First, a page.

Comedy Central abruptly pulled the plug on Larry Wilmore's "Nightly Show" less than 80 days before a presidential election. Ratings were the obvious cause, with Wilmore losing almost 60 percent of the audience he inherited from Stephen Colbert in the same time slot.
In this space a few days ago, I cited one of the primary reasons Wilmore wasn't resonating: He was more interested in serious commentary — mostly about racial issues — than the kind of biting comedy the channel's viewers were so accustomed to once via Colbert or Jon Stewart. And a majority of Comedy Central viewers weren't embracing it.
For an advocate like Wilmore, right idea, wrong platform.
But now out of work and likely not terribly expense to sign, Jeff Zucker's CNN or Phil Griffin's MSNBC should be taking a long, hard look at adding the 54-year-old to the roster, post-election.
Why after November 8? Because the challenges of keeping viewers around after 18 months of dominating the airwaves will be substantial.
And that challenge just doesn't apply to CNN or MSNBC, but Fox News as well. All will have to pivot back to their 2014 form, which will be easier said than done. Segments won't write themselves like they do in an era of Trump or Clinton, two of the most untrustworthy, unlikable and therefore target-rich candidates to run for the highest office in the land.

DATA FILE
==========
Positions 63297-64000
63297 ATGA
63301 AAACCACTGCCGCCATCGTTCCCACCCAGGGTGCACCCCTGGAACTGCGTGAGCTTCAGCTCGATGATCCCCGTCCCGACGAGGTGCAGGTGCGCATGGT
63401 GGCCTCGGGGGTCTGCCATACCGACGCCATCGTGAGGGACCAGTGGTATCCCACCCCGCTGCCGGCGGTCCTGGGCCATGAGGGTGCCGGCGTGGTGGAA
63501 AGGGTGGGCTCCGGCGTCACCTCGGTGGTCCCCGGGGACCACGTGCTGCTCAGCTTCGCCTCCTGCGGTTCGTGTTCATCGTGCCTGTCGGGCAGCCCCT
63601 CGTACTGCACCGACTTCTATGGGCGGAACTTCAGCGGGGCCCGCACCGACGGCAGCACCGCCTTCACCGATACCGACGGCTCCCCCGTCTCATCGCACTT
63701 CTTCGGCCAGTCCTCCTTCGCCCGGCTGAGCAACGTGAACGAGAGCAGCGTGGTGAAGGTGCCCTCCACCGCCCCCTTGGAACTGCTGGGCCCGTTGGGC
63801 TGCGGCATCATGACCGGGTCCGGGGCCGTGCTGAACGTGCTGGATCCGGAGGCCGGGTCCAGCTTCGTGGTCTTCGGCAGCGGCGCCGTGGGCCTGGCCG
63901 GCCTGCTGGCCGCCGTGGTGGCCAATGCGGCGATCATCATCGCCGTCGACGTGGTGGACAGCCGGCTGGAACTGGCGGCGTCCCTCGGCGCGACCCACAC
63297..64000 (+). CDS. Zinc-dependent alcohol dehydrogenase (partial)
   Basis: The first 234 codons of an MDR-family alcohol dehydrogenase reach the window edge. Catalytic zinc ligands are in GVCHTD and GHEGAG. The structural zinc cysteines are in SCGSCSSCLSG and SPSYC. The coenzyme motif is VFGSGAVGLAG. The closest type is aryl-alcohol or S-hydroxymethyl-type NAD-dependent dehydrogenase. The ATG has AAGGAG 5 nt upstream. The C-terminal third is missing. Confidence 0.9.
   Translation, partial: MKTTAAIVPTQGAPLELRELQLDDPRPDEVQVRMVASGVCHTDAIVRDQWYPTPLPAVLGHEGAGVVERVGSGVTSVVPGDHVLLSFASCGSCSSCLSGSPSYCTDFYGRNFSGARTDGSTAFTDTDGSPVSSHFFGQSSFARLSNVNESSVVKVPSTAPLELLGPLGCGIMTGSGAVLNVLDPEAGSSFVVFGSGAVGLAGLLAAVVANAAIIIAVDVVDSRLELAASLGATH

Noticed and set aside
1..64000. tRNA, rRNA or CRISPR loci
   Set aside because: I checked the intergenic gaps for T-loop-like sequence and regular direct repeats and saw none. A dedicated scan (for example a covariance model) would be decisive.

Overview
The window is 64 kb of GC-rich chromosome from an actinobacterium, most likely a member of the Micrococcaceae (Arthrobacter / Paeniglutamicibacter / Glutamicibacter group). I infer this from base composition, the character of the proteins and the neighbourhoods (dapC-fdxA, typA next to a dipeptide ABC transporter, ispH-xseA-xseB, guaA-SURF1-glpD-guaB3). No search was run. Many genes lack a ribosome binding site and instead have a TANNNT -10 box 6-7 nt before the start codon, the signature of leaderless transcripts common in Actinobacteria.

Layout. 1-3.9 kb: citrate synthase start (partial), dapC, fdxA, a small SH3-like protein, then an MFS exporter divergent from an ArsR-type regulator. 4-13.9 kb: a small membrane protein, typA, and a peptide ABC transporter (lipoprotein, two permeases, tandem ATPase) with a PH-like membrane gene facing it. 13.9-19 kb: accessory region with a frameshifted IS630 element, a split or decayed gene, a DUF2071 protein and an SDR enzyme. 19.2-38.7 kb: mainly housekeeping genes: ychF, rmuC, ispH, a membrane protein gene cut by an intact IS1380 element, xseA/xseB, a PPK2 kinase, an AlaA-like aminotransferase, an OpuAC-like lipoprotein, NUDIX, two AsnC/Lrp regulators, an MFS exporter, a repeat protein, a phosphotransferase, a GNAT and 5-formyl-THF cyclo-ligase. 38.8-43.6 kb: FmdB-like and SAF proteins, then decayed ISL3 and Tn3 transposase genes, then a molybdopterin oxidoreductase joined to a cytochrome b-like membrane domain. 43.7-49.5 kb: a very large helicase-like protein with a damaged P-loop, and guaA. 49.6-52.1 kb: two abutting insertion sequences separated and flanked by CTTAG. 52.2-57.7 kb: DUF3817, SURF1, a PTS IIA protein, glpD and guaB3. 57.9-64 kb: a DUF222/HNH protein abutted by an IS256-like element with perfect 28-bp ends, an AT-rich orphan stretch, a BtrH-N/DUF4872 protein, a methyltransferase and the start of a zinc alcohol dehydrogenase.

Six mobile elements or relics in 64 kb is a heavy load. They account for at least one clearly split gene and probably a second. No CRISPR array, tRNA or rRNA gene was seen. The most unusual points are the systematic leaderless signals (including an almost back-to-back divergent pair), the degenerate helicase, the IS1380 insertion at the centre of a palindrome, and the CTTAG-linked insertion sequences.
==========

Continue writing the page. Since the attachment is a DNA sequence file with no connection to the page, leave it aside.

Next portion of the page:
And if Clinton wins — and that's not much of an "if" as things stand right now — things on the cable news front under a risk-averse, media-unfriendly administration will be downright boring compared to what viewers are being served up now.
With such transition means finding new talent. Most of Trump and Clinton surrogates/pundits added to network rosters likely won't survive when the calendar turns to 2017.
Which brings us back to Wilmore. Note: While he wasn't — by design — exactly a barrel of laughs on "The Nightly Show" and obviously didn't connect with a good chunk of the Comedy Central audience, his brand of racial commentary would be downright perfect for cable news.
He knows how to make an argument, knows what buttons to push. He's experienced — as the one-time "Daily Show" Senior Black Correspondent — in the sense of knowing how to make his points in soundbites, which in a "sorry-we're-out-of-time" world of cable news is an art not enough talking heads seem to understand.
So that's the memo to MSNBC and CNN: Next year won't be pretty. You already fully understand the task at hand.
Want to shake things up with someone authentic, passionate, prepared and provocative?
Look no further to one Elister L. Wilmore.
Concha is a media reporter for The Hill.
The views expressed by Contributors are their own and are not the views of The Hill.